US Official Position Says Hacking Is Permissible?

According to LAT’s Ken Dilanian, it is the “official position” of the US government that some kinds of hacking are “permissible.”

The official U.S. position — that governments hacking governments for military and other official secrets is permissible, but governments hacking businesses for trade secrets is not — is a tougher sell these days.

He makes the claim in an article that originally claimed Edward Snowden’s leaks have set back cybersecurity efforts, but then had to issue a correction acknowledging CISPA probably wasn’t going to happen anyway.

An article in the Feb. 2 Section A on the effects of Edward Snowden’s leaks of National Security Agency secrets said the White House backed the Cyber Intelligence Sharing and Protection Act, a cybersecurity measure. The White House threatened to veto the proposed bill in April. —

I take from this correction that Dilanian was fairly uncritically repeating the claims of NSA boosters — as other reporters have credulously repeated claims about the way Snowden’s leaks will affect cybersecurity initiatives.

Which is why I find his description of this “official position” so interesting.

I’m not aware of the US endorsing any official (public) policy on the kinds of hacks NSA (and CyberCommand) are permitted. Congress has tried to put some limits on it — or at least get briefing on it. And Keith Alexander successfully fought for a lot more autonomy over the hacks he could do.

The Executive does, however, have an official policy on SIGINT: President Obama’s recent Presidential Policy Directive. But a SIGINT official position and a hacking policy are not necessarily the same thing. While hacking is one way we collect SIGINT (though I don’t think NSA has admitted to that), we also conduct hacking for offensive purposes.

Even assuming they were the same thing, Dilanian’s characterization would be a misstatement of the policy in any case.

The actual policy permits the collection of SIGINT for broadly defined foreign intelligence purposes.

Thus, ” foreign intelligence ” means ” information relating to the capabilities, intentions, or activities of foreign governments or elements thereof, foreign organizations, foreign persons, or international terrorists,

Of course, corporations are, under US law, both “organizations” and “persons,” so this definition permits spying on foreign corporations (other intelligence documents lay this out explicitly).

And the PPD does permit the collection of foreign private commercial information to protect US and allies’ national security.

The collection of foreign private commercial information or trade secrets is authorized only to protect the national security of the United States or its partners an d allies. It is not an authorized foreign intelligence or counterintelligence purpose to collect such information to afford a competitive advantage 4 to U.S. companies and U.S. business sectors commercially.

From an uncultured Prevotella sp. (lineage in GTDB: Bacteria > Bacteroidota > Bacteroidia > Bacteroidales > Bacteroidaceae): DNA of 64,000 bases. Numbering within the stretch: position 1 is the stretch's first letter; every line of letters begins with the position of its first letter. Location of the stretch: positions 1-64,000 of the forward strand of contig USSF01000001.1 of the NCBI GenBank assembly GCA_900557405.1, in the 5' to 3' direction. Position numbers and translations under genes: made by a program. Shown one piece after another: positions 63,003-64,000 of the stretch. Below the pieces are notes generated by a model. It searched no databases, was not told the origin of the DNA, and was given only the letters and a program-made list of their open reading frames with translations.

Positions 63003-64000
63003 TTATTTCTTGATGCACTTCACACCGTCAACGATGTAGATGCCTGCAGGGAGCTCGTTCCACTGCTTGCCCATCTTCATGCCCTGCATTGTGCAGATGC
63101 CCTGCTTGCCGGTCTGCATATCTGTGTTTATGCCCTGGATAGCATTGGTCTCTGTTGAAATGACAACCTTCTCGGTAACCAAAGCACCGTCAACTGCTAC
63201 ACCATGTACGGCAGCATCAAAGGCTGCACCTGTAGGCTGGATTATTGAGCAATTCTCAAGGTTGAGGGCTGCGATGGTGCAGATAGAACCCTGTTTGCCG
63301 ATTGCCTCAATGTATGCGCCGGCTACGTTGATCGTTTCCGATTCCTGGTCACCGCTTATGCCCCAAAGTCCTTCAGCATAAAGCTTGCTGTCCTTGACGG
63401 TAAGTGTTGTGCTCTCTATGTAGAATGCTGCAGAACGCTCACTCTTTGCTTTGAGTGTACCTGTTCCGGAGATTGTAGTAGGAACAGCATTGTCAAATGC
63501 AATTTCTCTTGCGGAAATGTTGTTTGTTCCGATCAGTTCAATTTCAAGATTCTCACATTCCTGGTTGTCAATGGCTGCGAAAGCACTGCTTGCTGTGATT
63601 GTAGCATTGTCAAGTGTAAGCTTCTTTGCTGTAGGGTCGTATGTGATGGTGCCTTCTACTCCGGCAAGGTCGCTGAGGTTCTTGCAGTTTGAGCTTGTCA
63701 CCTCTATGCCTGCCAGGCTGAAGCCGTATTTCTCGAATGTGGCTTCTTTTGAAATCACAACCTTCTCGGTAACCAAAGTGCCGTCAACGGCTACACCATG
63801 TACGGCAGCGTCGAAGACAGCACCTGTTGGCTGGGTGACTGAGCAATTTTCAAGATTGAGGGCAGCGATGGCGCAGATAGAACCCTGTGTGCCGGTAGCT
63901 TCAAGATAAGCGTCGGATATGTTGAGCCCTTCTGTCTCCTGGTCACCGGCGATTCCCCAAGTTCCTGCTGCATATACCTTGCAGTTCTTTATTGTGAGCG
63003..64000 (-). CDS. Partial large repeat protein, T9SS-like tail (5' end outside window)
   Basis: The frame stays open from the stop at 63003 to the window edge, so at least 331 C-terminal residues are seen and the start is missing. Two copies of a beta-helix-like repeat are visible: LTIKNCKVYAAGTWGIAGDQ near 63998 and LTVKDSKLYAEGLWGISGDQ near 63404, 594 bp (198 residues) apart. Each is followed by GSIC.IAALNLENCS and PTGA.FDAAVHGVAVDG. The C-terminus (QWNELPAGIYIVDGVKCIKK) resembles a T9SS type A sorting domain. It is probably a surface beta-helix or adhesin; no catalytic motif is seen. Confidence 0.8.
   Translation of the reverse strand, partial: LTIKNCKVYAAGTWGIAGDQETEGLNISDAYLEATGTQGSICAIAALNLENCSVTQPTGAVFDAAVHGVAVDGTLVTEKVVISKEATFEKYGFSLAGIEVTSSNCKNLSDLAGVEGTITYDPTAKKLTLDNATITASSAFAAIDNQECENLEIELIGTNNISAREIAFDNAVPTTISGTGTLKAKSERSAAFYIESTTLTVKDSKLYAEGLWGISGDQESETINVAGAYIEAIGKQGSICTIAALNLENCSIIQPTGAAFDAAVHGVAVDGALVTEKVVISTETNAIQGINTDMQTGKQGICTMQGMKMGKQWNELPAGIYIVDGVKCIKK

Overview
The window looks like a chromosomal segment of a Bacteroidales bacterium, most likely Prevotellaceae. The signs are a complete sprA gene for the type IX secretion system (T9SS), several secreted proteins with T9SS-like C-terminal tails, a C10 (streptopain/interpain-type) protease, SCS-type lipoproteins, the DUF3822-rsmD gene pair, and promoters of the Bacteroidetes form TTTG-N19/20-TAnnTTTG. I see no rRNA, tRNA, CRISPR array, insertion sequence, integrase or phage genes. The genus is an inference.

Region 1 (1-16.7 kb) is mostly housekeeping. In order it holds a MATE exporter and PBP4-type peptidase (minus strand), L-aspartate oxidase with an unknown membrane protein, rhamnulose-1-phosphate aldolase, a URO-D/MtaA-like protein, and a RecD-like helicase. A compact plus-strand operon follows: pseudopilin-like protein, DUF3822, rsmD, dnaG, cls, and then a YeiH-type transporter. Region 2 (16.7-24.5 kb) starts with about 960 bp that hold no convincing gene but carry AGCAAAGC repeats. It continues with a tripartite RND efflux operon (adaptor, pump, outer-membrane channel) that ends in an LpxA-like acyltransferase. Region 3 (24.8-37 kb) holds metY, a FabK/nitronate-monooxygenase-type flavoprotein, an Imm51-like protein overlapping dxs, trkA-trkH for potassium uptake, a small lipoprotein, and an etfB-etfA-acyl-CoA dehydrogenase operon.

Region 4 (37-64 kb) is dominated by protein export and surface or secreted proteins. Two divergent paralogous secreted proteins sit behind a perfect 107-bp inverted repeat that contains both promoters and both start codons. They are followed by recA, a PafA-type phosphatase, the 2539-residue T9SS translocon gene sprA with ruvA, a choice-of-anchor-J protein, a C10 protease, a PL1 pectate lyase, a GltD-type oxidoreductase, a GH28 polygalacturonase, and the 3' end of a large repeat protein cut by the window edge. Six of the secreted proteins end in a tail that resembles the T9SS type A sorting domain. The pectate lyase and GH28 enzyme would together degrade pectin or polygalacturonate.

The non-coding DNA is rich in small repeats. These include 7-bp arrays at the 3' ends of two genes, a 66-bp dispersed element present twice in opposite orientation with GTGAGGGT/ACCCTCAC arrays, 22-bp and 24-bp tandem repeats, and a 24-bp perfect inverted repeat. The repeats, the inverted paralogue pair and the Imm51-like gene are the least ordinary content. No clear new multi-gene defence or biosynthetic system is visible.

This is, frankly, where our hypocrisy on hacking (and SIGINT) begins to fall apart, given that China would maintain that stealing our military (and energy and tech) secrets are a matter of national security, and the fact that our government maintains more nominal separation from the companies that develop such things than China does should not shield those companies from spying.

And then, finally, the limits on data collection don’t apply when the NSA is working to develop SIGINT capabilities.

it shall not apply to signals intelligence activities undertaken to test or develop signals intelligence capabilities.

Given that some of our alleged hacking seems to support efforts to develop new hacking capabilities, this exception could prove infinitely recursive, especially given the rules on information collection in the name of cyberdefense and attacks. And of course, when we exploited Siemens’ SCADA industrial control systems to attack Iran, we used a corporate competitor’s trade secrets in the name of national security.

That is, even ignoring how America’s self-interested standard simply defines our national security in terms that legitimize our own hacking, when you get into the interaction of our intelligence to hack which serves to collect intelligence, the rules on SIGINT basically fall apart.

But hey. If the US says hacking of official government secrets is “permissible,” then maybe DOJ will withdraw the charges against Edward Snowden?

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